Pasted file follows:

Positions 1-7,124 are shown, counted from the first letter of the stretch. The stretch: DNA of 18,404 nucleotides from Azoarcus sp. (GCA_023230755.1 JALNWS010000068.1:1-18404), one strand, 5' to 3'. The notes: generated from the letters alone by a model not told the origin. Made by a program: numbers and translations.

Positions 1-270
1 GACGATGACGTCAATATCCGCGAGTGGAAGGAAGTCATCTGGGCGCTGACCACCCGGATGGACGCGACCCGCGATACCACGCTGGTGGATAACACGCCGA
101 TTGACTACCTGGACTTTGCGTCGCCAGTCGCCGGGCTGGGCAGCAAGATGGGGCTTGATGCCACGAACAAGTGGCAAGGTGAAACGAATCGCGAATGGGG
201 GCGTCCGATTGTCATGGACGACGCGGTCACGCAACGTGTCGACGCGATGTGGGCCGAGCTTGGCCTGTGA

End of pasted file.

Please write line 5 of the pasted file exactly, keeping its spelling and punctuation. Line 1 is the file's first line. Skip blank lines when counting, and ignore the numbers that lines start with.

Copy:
201 GCGTCCGATTGTCATGGACGACGCGGTCACGCAACGTGTCGACGCGATGTGGGCCGAGCTTGGCCTGTGA